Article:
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I want to loan $70 k from a friend of mine for a investment.

closed as unclear what you're asking by Chris W. Rea, Ganesh Sittampalam, mhoran_psprep, CQM, Dilip Sarwate Jan 16 '15 at 21:22

Please clarify your specific problem or add additional details to highlight exactly what you need. As it's currently written, it’s hard to tell exactly what you're asking. See the How to Ask page for help clarifying this question. If this question can be reworded to fit the rules in the help center, please edit the question.

  • Though I think you got your answer, your question would make more sense if the word loan was used consistently here. If you're getting money FROM your friend, then you are borrowing money, while if you're sending money TO your friend, you are lending (or loaning) money. I think you are borrowing from the total context, but you're not entirely consistent. – Joe Jan 16 '15 at 20:02
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    Welcome to Money.SE. You've edited the question, and there's now no question to answer. How can we help you? – JoeTaxpayer Jan 16 '15 at 20:28
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    (Note: if you edited it to remove bits about the question that pointed to potential illegal activity, your edit doesn't actually accomplish that - the information is still there in the edit history, viewable by anyone. I'd also note that nothing you posted is per se illegal, particularly if it hasn't been done yet.) – Joe Jan 16 '15 at 20:30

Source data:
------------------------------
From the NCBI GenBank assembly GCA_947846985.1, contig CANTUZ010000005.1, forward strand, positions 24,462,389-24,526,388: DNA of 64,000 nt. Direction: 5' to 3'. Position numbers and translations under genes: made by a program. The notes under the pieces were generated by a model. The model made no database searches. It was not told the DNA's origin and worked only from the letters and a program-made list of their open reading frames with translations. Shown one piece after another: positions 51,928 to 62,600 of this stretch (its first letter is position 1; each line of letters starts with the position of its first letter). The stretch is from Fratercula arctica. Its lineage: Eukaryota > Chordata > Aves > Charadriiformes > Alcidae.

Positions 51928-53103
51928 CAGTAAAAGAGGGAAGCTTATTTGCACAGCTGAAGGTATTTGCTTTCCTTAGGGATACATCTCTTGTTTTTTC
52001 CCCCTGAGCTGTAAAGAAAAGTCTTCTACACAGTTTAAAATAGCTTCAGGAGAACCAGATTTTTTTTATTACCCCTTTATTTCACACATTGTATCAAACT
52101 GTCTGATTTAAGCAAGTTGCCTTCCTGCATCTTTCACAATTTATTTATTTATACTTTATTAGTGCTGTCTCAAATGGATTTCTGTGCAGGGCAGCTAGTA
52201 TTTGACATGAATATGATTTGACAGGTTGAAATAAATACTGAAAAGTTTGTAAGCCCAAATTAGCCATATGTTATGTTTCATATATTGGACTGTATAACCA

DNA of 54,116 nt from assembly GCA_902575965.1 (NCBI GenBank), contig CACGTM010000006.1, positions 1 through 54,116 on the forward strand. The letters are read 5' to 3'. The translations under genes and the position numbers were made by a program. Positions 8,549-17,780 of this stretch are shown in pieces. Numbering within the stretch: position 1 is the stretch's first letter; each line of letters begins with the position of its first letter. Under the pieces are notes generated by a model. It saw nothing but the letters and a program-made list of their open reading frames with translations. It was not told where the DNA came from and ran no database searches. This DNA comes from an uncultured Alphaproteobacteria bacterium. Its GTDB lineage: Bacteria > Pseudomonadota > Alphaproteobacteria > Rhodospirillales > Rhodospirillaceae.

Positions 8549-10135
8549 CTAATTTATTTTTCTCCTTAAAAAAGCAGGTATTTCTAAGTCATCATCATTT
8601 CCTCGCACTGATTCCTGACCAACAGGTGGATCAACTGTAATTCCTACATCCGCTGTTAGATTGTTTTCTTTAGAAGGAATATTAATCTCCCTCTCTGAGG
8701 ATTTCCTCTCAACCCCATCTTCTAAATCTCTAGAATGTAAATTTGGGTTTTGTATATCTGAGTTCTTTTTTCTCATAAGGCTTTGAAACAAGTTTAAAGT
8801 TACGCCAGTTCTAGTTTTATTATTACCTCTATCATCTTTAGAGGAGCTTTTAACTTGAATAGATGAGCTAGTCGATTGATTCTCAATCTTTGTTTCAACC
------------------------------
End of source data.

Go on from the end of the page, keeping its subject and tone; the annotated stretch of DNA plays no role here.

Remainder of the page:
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to trigger no audit , he want to make cash deposits of 9500$ around in to 7 of my friends accounts.

This is 'structuring' and is very illegal. Deliberately avoiding the $10k limit is itself a crime, even if the underlying transaction is legal.

As for the rest of the question, giving your friend $70k as part of a genuine loan transaction is not a taxable event on either side. But the interest he pays you is taxable to you; if you loan it at 0%, the interest he would have paid is a gift, which can be its own taxable event.

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A cash transaction doesn't "trigger an audit"

In the US, depositing/withdrawing cash in excess of $10,000 is reported. The report doesn't trigger an audit. The federal government will know that your friend at one point had at least $10,000 that came from somewhere - if this is what you are concerned about then you shouldn't make the loan. It simply assists in an audit that is either completely random or triggered for other reasons.

Making smaller cash transactions to avoid reporting requirements is called structuring, and will land your friend in prison and the cash seized. Oops.

Good luck with your investment!

  • @a600, if the cash gets seized, your friend probably won't be able to pay you back. Is losing $70,000 a problem for you? (If not, shouldn't you have a lawyer on retainer for questions like this?) – cjm Jan 16 '15 at 20:08

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